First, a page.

A sign is seen above a branch of Oxfam, in London, Britain. PHOTO: REUTERS/FILE

Hit by virus-induced financial crisis, Oxfam to shut operations in Pakistan, 17 other countries

The world aid organisation to lay off 1,450 jobs too

​ News Desk May 21, 2020
Oxfam International, one of the world's leading aid agencies, will severely curtail its work due to the financial strain caused by the coronavirus pandemic, including the withdrawal from Pakistan and 17 other countries at the potential cost of 1,450 jobs.

According to a statement issued by the organisation, it has had to accelerate changes as a result of the pandemic. Oxfam currently operates in 66 countries and its global work is coordinated via 20 affiliate offices around the world.

The countries it will be exiting include Pakistan, Afghanistan, Sri Lanka, Thailand, Tajikistan, Haiti, Dominican Republic, Cuba, Paraguay, Egypt, Tanzania, Sudan, Burundi, Rwanda, Sierra Leone, Benin, Liberia and Mauritania.

It said the changes will affect around 1,450 out of nearly 5,000 programme staff.

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Following the changes, it will retain a physical presence in 48 countries, six of which it will explore as new independent affiliate members, including Indonesia and Kenya.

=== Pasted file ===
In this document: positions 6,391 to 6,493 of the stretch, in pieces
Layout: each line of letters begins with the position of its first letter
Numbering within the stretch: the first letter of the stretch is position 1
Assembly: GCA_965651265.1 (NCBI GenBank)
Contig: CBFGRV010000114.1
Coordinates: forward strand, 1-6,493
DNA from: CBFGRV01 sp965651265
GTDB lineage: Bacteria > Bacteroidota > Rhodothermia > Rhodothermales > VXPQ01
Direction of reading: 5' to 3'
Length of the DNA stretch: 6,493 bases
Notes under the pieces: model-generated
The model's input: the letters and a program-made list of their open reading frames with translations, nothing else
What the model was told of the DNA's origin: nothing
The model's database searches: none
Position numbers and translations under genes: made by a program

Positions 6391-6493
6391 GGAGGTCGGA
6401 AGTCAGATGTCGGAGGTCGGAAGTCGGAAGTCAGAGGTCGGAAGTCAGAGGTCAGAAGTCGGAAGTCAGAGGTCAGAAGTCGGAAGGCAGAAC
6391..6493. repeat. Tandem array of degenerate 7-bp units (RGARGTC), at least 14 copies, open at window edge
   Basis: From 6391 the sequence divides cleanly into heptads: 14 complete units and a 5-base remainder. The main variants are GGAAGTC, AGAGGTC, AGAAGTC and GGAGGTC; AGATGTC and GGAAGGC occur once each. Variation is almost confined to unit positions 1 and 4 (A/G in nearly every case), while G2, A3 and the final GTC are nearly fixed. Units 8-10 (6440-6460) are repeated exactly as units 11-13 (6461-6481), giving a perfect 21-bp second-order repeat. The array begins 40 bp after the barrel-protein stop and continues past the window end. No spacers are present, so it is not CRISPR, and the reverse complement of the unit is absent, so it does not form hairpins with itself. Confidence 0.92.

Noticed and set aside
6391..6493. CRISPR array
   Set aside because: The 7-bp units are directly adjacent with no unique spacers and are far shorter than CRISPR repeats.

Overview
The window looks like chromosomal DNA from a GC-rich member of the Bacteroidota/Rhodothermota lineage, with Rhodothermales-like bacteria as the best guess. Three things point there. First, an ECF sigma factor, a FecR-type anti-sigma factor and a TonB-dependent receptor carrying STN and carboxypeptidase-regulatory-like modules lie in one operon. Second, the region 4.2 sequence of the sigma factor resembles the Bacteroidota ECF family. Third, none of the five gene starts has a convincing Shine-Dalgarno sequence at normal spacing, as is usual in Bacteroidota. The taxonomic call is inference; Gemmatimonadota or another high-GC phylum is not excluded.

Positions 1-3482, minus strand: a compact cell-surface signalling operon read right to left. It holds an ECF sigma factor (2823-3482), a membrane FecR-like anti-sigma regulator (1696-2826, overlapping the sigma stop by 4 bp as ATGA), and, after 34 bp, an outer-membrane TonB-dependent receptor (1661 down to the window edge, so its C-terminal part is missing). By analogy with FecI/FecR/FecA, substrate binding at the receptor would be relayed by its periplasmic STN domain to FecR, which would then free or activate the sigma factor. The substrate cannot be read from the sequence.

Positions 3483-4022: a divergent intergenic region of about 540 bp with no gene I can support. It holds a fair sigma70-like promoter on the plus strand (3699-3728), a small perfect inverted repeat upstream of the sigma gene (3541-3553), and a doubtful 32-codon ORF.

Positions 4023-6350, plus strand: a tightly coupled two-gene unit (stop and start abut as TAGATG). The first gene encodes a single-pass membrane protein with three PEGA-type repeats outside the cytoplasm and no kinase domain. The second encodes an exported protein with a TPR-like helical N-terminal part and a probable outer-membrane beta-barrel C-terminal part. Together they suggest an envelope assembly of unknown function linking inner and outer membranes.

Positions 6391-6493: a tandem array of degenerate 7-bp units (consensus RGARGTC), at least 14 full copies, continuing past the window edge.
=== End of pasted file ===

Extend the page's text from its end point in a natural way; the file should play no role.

According to an Associated Press report, the aid organisation had started a 10-year strategic review in late 2018 in the wake of a sex scandal in Haiti that caused a global outcry and prompted many donors to withdraw their support, particularly in the UK, where it started operations back in 1942.

Many of its charity shops, particularly in western Europe, have had to close, a visible sign of the financial damage caused by the scandal. Haiti is another country in which it will be closing operations.

“We’ve been planning this for some time but we are now accelerating key decisions in light of the effects of the global pandemic,” said  Chema Vera, Oxfam International's interim executive director.

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Oxfam said the changes will enable it to be more effective in tackling global poverty and inequality and helping people to survive humanitarian crises. One key change will be shifting more decision-making power to the global south and re-orientating work to meet local contexts.

Vera said the changes, combined with further "phases of transformation in the months ahead,” will lay “the foundation for our future over the coming decade as the longer-term effects of this devastating pandemic become clearer.”


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